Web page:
Windsor says ‘no’ to more chickens

Published 12:49 pm Wednesday, September 27, 2017

By Diana McFarland

Managing editor

An ordinance that would allow chickens on low density residential lots was defeated in a 4-2 vote by the Windsor Town Council Sept. 12.

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The ordinance, in the works for months, was dubbed one of the most divisive issues to come before the Town Council, according to Mayor Rita Richardson. Voting against it were council members Patty Flemming, Tony Ambrose, Greg Willis and Durwood Scott.

The vote followed a public hearing where residents on both sides of the issue talked about chickens. 

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Resident Justin Williams was in favor of chickens.

 “I think they’re no different than dogs,” he said.

Others in favor touted their value as a learning tool for children.

Resident Lud Spivey spun a story about a prospective homebuyer viewing their dream home only to be confronted with a chicken coop in the neighbor’s yard — calling it a threat to property values, not to mention how the ordinance would discriminate against roosters and seemingly ask chicken owners to sit in the backyard while their hens scratch in the dirt.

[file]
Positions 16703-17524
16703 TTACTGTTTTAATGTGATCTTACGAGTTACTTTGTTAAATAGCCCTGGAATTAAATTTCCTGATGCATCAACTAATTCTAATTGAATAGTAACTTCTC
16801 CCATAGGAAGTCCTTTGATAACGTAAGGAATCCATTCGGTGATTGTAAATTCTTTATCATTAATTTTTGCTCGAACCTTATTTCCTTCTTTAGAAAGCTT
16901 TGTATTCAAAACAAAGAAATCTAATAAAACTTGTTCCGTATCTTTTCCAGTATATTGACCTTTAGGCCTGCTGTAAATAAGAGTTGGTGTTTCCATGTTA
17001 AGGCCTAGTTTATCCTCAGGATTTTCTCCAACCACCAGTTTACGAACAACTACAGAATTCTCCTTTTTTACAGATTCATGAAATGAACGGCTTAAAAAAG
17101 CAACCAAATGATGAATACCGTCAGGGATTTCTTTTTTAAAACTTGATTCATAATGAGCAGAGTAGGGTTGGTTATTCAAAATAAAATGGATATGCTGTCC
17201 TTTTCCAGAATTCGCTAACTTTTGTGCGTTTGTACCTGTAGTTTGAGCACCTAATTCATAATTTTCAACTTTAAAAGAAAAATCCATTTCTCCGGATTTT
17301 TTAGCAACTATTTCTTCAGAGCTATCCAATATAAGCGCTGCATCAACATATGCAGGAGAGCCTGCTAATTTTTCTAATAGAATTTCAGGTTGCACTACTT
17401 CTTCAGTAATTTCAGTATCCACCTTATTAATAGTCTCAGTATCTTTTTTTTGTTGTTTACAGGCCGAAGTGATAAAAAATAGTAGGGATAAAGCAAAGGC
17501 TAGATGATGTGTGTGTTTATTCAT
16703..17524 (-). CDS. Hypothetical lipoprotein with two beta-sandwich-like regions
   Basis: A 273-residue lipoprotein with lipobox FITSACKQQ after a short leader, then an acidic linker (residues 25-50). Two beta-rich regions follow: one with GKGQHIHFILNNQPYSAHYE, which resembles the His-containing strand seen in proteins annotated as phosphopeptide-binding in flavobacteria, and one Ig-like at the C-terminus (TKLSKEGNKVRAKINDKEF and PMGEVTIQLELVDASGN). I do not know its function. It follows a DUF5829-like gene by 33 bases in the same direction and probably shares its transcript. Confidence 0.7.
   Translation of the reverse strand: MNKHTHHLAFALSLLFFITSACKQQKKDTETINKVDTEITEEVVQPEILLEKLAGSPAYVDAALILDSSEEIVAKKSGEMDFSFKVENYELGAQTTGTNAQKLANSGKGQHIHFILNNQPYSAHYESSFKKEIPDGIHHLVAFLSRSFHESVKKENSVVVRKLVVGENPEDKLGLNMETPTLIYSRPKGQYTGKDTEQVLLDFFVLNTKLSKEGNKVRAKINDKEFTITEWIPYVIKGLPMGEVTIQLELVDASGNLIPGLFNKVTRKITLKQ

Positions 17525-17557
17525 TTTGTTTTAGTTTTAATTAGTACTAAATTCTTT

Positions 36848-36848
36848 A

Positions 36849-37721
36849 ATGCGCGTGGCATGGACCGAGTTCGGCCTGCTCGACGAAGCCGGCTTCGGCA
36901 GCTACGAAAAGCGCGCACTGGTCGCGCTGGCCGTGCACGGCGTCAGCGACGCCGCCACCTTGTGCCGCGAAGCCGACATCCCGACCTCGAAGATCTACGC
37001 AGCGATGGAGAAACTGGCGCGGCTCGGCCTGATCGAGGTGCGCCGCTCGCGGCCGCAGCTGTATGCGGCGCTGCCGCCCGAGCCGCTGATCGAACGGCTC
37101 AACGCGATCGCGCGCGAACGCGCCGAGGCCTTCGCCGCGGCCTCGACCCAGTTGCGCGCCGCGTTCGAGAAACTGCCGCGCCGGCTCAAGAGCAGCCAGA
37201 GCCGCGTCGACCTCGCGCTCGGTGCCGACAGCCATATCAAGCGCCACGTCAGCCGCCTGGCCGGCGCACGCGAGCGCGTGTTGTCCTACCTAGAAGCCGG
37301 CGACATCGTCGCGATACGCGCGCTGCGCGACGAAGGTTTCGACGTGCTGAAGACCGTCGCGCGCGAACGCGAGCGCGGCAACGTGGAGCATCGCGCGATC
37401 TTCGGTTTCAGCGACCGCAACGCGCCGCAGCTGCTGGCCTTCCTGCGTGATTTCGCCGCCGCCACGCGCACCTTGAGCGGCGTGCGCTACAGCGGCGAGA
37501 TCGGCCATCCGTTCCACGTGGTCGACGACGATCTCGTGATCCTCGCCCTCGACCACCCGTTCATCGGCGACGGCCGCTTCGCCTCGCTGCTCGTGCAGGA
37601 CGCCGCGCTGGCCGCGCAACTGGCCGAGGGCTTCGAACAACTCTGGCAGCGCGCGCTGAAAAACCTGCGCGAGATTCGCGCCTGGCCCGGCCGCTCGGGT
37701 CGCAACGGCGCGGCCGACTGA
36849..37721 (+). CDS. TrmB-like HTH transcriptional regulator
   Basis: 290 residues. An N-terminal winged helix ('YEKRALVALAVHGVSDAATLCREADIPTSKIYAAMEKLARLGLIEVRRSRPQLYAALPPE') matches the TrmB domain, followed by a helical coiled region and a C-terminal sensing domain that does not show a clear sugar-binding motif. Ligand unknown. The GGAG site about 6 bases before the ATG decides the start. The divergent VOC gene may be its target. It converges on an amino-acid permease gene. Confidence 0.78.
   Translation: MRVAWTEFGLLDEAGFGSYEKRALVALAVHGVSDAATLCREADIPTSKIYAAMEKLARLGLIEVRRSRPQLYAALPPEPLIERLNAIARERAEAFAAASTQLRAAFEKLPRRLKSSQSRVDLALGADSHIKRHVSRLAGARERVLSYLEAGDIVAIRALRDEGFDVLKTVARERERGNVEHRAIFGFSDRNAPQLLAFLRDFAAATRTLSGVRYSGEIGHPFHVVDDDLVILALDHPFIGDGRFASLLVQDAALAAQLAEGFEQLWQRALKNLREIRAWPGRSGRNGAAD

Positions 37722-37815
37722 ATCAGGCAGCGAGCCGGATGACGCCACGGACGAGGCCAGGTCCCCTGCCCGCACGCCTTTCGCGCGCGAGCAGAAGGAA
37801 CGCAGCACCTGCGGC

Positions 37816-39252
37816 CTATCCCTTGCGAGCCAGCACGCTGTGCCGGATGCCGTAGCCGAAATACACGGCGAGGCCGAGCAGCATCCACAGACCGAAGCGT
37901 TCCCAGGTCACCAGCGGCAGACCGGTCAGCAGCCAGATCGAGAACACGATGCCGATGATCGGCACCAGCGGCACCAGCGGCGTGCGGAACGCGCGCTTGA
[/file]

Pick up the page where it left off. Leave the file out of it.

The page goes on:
“This law is a bad law,” he said.

Others cited health concerns arising from chickens, how the law would be enforced and the reluctance of some residents to speak out against the birds.

Council member Walter Bernacki, who initially ran for his seat based on the chicken issue, attempted to address each concern, such as property values, smell and enforcement.

Council member Macon Edwards said he had changed his mind about chickens after working on the ordinance and said potential conflicts boiled down to neighbors talking to each other.

“There’s not going to be a chicken in every lot,” he said.

Edwards proposed some additional conditions for the ordinance, such as the chickens needing to be owned by the property owner, but in the end, the proposal failed.

“We have larger issues in the town of Windsor that we need to deal with,” said Richardson after the vote.

The failed ordinance also included a provision for chickens in agricultural zones for lots less than five acres and keeping chickens in public areas. 

Last year, the town voted to allow chickens on lots zoned agricultural and five acres or more.

The ordinances follow on the heels of a similar one passed earlier this year by the Isle of Wight Board of Supervisors, which allows for backyard chickens in some residential areas.